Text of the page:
Stereoscopic television was just one of the scores of topics given attention at this week’s annual satellite industry trade show being held in Washington, D.C., however the Tuesday industry forum—“3D TV: After the Hype Comes the Reality”—provided some insight into where this relatively new content format is headed and how long it will take to get there.
These unusual inflatable satellite antenna systems from GATR Technologies were among the thousands of products on display at Satellite 2012. “We haven’t seen very much growth in 3D,” said Andrew Wallace, Eutelsat’s chief commercial officer and panelist in the Satellite 2012 3D forum discussion. “3D …has had an exciting start [but] it’s slowed down a bit—it’s much, much slower than high definition.”
Wallace noted that at present Sky TV in the U.K. has some 10 million subscribers, with only 70,000 opting for 3D services.
“It’s not getting as much programming, as much content [produced],” said Wallace. “We’re only seeing about 20 to 30 movies released per year in 3D, which is just no enough.”
Admitting that 3D numbers were “tiny” right now, Wallace did expect 3DTV to take off eventually.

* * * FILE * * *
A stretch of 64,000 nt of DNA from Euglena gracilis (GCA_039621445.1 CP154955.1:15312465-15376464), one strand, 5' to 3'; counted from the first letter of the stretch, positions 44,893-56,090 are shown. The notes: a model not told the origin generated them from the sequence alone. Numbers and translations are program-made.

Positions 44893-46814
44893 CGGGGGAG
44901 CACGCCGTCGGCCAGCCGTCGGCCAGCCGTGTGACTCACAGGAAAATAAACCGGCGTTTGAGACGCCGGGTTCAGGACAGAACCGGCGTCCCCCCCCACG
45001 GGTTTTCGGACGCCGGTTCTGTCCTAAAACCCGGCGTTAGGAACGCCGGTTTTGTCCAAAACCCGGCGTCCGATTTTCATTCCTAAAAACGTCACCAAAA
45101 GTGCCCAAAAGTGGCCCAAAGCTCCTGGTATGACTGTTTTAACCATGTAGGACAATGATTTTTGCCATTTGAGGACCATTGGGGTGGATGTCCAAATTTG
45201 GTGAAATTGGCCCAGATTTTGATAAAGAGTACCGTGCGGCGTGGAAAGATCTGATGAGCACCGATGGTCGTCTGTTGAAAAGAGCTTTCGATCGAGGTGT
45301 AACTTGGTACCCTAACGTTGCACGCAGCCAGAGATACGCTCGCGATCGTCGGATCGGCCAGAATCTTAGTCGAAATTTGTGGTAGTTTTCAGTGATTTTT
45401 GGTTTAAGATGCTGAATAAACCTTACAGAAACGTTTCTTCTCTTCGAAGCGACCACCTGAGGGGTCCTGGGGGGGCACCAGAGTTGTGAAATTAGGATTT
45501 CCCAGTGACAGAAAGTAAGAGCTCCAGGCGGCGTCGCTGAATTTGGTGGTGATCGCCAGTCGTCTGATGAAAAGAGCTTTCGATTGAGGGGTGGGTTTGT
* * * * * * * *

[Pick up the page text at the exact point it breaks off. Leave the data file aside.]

He was part of a panel moderated by Gary Arlen, president of Arlen Communications, and which in included Ruben Centineo, special projects manager at TV Azteca, Steve Corda, vice president of North American business development at SES Americom, and Jay Vandenbree, senior vice president of LG Electronics USA.
Panel members observed that while 3DTV is moving slowly right now, they did see a bright future for it, especially after “glasses-free” technology was fully developed. Another factor cited in making stereoscopic television more viable was more efficient and better video compression, as transmission of 3D now requires 20 to 50 percent more bandwidth than HD. Other uses for 3D were also forecast, including digital signage and telemedicine.
The Satellite 2012 Conference and Exhibition has attracted more than 11,000 attendees from 70 countries, along with some 350 exhibitors who filled up approximately 70,000 square feet of floor space at the Walter E. Washington Convention Center in downtown Washington. The March 12-15 show is celebrating its 31st anniversary and is once again this year co-located with the Mobile Satellite Users MSUA-9 conference.
In addition to forums, keynotes, educational seminars covering the full gamut of sat industry topics from launch operations to satellite life extension, Satellite 2012 is also hosting industry receptions, awards presentations and other events. A complete schedule and presenter list is available at www.satellitetoday.com.
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